Taking Steps to Fight Piracy in Online Video
“The best anti-piracy measure is creating a vibrant legal marketplace that gives consumers access to music whenever and wherever they want, often for free,” says Joshua P. Friedlander, vice president of strategic data analysis for the RIAA in Washington, D.C. “Whether they’re free, ad-supported, or by subscription, the key point is that services like Spotify, YouTube, VEVO, Pandora, and Rhapsody are legal, authorized digital music sources.”
RIAA estimates that revenue from these new access models increased from about 3% to 15% in 2012 totaling more than $1 billion that year. Distributions of digital performance royalties -- paid to performers and copyright holders for music played on webcasting, satellite radio, and other noninteractive digital music services -- increased 58% to $462 million in 2012. SoundExchange in Washington, D.C., is the organization facilitating royalty payments from internet radio stations such as Pandora and iHeartRadio.
“Besides the creation of new access services, the uptick in digital revenues can also be attributed to RIAA’s anti-piracy efforts to shut-down major pirate websites like LimeWire and Kazaa,” Friedlander explained. “We’ve conducted campaigns to raise public awareness that copyright laws are broken when people illegally download or copy music. We also steer music fans to compelling legal sources for music, and all these combined efforts are helping to pull people off the pirate sites.”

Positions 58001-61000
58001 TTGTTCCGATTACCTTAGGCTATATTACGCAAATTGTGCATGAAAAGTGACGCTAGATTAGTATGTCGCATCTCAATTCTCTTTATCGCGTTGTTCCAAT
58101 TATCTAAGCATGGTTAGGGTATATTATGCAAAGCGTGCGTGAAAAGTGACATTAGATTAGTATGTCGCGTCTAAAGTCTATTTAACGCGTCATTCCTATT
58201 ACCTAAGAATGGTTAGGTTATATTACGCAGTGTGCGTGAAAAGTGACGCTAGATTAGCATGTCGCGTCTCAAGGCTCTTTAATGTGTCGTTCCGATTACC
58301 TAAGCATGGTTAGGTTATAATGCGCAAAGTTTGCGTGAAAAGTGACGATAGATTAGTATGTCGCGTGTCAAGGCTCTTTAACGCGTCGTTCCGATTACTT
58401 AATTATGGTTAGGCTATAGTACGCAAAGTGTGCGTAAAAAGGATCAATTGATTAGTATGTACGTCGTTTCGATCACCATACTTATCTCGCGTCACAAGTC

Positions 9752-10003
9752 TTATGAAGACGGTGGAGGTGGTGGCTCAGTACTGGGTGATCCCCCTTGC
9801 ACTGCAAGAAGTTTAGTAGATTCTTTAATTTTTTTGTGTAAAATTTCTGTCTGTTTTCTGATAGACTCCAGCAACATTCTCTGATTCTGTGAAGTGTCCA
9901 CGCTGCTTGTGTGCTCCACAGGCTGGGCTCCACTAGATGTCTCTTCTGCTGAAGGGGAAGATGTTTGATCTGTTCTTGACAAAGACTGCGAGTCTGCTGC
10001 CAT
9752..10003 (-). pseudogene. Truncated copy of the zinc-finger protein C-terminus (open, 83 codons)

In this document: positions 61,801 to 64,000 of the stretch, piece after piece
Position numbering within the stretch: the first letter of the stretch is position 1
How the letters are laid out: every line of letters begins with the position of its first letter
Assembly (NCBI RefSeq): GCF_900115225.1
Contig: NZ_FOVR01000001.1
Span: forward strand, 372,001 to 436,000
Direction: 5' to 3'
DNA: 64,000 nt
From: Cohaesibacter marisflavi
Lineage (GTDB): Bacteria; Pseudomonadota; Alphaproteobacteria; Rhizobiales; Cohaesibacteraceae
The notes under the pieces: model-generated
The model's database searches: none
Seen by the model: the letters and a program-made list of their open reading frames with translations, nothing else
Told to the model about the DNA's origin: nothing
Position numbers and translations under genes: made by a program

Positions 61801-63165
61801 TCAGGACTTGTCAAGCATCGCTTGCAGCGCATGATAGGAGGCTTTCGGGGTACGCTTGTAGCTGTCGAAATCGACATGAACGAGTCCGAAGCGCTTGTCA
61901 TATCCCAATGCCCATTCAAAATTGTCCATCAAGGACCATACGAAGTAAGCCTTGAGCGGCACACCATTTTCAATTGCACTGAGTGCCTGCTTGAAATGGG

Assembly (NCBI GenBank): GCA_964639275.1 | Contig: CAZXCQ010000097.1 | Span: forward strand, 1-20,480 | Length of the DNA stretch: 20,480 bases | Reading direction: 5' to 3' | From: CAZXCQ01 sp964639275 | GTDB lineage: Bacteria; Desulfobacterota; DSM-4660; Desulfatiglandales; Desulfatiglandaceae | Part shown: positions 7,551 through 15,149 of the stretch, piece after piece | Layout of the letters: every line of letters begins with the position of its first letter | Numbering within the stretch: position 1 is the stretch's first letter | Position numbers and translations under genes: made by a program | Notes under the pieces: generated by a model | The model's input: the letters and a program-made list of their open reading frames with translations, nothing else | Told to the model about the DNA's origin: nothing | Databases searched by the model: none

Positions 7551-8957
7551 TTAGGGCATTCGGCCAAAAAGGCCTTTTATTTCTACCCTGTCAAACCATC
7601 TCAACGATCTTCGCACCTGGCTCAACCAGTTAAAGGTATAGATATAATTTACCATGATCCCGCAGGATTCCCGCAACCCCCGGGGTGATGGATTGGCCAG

According to the RIAA, legal digital access models such as Spotify, YouTube, VEVO, Pandora, and Rhapsody are offering alternatives to piracy, and the percentage of total music industry revenue they represent has grown from 3% in 2007 to 15% in 2012. (Chart courtesy RIAA)
It’s All Academic: Studies in Piracy
Many content piracy experts shy away from citing actual numbers, such as the amount of internet traffic carrying pirated content, or the impact of piracy on sales. They prefer instead to lean on data published in papers, many written by university professors. One popular factoid experts attribute to academic research is that 25% to 30% of internet bandwidth may be carrying illegally pirated copyrighted materials.
Koleman Strumpf (right) is a U.S. academic who actively publishes research papers on content piracy. As the Koch Professor in Business Economics at the University of Kansas School of Business in Lawrence, Kan.; Strumpf wrote “File-Sharing and Copyright” (co-authored with Felix Oberholzer-Gee of Harvard University) in May 2009, among other papers.